KEARNEY — When Siena Bonk was diagnosed with Type 1 diabetes on Aug. 2, 2016, her life changed dramatically. It changed even more when COVID-19 arrived.
“I didn’t really know what was happening at first,” said Siena, now 12. “Then COVID got a lot more serious, and I started getting worried. People said that people with diabetes had a lot higher risk than other people.”
Her parents, Mark and Christine Bonk, were worried, too.
“At first no one knew what to expect,” Christine said. “We kept hearing others tell us, ‘You need to be careful. People with diabetes are at high risk,’ but we tried to assure her that she would be OK.”
The family seesawed about whether to stay home or socialize, or whether to let Siena see friends and participate in activities. They knew young people have less severe cases of COVID, but they worried that the virus could send Siena to the hospital.
As life closed down around her, she saw her friends through Zoom, Facetime and Snapchatting. She read books in her room. She made string friendship bracelets. “The harder ones take me more than a day, but I could do the easier ones in less than five minutes,” she said.
People told her she was at risk. They told her they’d heard about diabetics dying from COVID. But the sociable 12-year-old was bored. She began to get bored.
Her parents did their best to keep Siena healthy, and her brother Fisher, too. They did restaurant carryout and cooked more at home. “If anyone went out for groceries it was usually me or Mark,” Christine said.
“We wore masks in the house when we weren’t in our rooms. We did lots of handwashing. Having diabetes or any autoimmune disease puts a person at higher risk because you can’t be sure how your body will fight off a virus of any kind,” Christine said.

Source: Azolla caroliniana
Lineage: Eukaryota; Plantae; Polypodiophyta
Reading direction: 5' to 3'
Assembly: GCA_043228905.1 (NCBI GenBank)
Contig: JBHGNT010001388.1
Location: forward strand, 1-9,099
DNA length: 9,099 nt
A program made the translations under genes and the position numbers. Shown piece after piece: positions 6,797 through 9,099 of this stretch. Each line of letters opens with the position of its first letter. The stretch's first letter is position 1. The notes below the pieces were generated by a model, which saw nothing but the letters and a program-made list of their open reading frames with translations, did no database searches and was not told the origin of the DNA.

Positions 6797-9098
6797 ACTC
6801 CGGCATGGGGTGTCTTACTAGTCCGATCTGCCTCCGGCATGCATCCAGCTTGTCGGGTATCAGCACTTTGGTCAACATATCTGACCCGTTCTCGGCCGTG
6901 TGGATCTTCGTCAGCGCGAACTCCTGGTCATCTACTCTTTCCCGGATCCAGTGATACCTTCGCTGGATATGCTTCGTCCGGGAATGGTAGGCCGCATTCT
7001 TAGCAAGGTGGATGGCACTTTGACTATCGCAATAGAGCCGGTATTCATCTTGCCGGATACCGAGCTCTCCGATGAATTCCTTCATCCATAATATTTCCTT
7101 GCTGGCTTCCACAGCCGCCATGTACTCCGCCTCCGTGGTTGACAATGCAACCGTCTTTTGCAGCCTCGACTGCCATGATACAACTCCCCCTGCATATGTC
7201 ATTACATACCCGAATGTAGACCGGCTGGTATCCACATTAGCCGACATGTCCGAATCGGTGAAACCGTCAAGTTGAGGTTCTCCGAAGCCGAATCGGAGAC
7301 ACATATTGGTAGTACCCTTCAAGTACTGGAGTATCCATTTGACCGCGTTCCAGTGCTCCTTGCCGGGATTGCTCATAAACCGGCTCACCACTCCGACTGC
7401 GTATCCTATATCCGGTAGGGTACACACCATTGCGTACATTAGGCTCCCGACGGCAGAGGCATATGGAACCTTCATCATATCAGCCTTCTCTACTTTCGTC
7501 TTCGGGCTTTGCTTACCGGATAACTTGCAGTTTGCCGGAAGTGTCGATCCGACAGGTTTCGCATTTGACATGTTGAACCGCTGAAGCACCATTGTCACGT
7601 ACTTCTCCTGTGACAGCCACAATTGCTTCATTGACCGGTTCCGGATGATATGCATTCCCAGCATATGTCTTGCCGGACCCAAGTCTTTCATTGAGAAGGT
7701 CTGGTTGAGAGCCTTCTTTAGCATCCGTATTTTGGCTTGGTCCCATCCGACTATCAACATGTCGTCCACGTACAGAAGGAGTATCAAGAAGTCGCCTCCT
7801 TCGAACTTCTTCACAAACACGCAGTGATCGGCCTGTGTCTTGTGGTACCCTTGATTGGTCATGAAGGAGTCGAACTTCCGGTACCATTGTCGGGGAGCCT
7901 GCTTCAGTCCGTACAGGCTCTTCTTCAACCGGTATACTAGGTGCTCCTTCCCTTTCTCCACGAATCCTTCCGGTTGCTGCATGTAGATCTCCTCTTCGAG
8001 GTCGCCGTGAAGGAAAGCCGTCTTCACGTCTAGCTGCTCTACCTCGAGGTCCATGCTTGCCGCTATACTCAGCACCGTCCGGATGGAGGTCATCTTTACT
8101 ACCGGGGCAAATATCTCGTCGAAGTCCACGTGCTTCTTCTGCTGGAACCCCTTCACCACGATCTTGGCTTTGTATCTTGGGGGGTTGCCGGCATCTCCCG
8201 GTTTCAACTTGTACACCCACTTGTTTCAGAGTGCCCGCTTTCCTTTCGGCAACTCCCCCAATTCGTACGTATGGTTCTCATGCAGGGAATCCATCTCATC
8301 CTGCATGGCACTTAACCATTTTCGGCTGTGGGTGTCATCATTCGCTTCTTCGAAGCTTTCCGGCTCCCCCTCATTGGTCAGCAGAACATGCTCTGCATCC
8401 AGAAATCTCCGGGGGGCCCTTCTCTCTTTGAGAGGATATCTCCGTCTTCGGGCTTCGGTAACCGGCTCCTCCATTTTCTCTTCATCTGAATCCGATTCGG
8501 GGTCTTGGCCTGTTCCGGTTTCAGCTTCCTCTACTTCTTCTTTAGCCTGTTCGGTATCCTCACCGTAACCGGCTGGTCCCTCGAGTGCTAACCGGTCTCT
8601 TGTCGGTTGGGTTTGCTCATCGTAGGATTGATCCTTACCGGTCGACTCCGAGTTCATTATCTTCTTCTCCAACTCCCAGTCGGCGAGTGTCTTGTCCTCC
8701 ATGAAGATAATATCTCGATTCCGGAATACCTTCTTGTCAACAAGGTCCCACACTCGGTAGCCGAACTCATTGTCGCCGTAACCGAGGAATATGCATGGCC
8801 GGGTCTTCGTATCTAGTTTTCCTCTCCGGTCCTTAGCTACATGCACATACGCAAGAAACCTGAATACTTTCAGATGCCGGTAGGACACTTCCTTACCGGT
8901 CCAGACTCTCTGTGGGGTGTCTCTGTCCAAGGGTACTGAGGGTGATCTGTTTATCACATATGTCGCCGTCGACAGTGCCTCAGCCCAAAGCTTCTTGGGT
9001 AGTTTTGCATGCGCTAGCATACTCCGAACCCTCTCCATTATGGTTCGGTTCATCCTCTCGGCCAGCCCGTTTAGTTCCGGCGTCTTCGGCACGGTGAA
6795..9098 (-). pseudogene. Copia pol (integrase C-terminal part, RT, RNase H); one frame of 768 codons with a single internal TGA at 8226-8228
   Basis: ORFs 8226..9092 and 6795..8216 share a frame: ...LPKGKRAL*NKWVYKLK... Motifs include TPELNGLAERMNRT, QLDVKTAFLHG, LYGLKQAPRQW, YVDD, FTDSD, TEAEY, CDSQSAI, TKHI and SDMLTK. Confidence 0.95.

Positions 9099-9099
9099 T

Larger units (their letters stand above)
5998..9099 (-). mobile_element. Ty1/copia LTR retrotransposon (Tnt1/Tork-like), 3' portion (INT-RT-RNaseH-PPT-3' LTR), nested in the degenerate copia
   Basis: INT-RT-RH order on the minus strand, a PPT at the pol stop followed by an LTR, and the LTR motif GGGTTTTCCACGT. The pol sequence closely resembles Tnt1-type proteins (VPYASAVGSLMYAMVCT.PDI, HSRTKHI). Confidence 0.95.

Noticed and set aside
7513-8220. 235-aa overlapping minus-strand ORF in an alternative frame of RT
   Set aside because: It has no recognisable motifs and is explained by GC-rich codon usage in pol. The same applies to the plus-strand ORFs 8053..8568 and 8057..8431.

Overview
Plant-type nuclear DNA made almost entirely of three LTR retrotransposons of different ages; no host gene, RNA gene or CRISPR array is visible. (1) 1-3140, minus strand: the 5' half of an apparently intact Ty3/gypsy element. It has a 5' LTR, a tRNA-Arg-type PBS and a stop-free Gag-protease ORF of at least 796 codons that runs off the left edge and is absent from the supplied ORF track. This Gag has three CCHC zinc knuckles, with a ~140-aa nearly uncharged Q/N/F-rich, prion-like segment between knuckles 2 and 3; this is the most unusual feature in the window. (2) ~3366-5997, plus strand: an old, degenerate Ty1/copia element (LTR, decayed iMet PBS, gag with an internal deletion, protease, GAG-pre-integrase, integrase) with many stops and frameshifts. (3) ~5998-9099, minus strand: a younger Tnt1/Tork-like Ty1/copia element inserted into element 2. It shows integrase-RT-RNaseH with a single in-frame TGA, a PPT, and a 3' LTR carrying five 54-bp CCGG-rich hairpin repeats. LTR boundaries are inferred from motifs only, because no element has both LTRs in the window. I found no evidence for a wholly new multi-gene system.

“I suppose we had a lot of fear of the unknown, like most people. Most things were canceled so it wasn’t too hard to stay home at first, but as summer hit and things started back up again, we had to make decisions on whether to let her go,” she added.
Last fall, when school, softball, dance and church resumed, Siena put on a mask and went. “By then, we didn’t feel we needed to seclude her from activities or do remote learning,” her mother said.
But COVID-19 cases soared late last fall, and in January, it invaded the Bonk home. Mark got sick first. He had difficulty walking and breathing for about five days and was hospitalized briefly with breathing issues. He then had severe cold symptoms for two weeks.
Christine got her first Moderna vaccine in January. Two days later, Mark tested positive, and two days after that, she tested positive, too.
“Mine was more of a really bad cold. I was able to work from home, except for taking a few days off to rest,” she said.
Fisher had cold symptoms, but his doctor advised that he stay quarantined at home. Only Siena stayed COVID-free.
“It was scary,” Christine said. “When I got symptoms, I went in right away. I wanted to know if extra precautions needed to be made for Siena. Doctors advised us to wear masks in the house and monitor her,” she said.
“I was the one who was helping her with pump changes and all things diabetes. I was also helping with homework while I was quarantined. I was cooking and cleaning and taking care of Mark when needed.”
In fact, she has had nothing but a bad cold in the past year. Whenever she went to the doctor, she was tested for COVID as well as strep and the flu, but all tests were negative.
Earlier this year, Siena’s Omaha endocrinologist told them that most of the Type 1 diabetics she has worked with did not get COVID in 2020 even when family members got it.
Life is back in full swing. After six months of online worship, the Bonks are back at Sunday Mass at Prince of Peace Catholic Church, where Siena is involved with Edge, the church’s youth group.
Siena is the catcher for the Central Nebraska Softball Academy’s Kearney Krush, a traveling softball team for 12-year-olds. As the catcher, she has to monitor her blood sugars closely because she constantly moves with each pitch. The family packs a diabetic cooler with snacks, insulin, apple juice and extra pump/Dexcom supplies.
She also helps raise money for juvenile diabetes and dances twice a week with The Dance Works. Last year, she attended American Diabetes Association virtual camp and will go again this summer.
No matter where she is, her purse is filled with snacks, ketone strips, glucagon pen and blood sugar monitor.
Siena’s doctors say she is healthy, strong and doing well. They also said mask wearing, handwashing, social distancing and staying active for her physical and mental health were important.
Siena has learned to manage her diabetes.
“She continues to amaze us with how strong, brave and resilient she is living with this 24-hour disease,” Christine said.
Especially during COVID-19. “I’ll probably remember it for all the boring days of sitting in my room,” she said.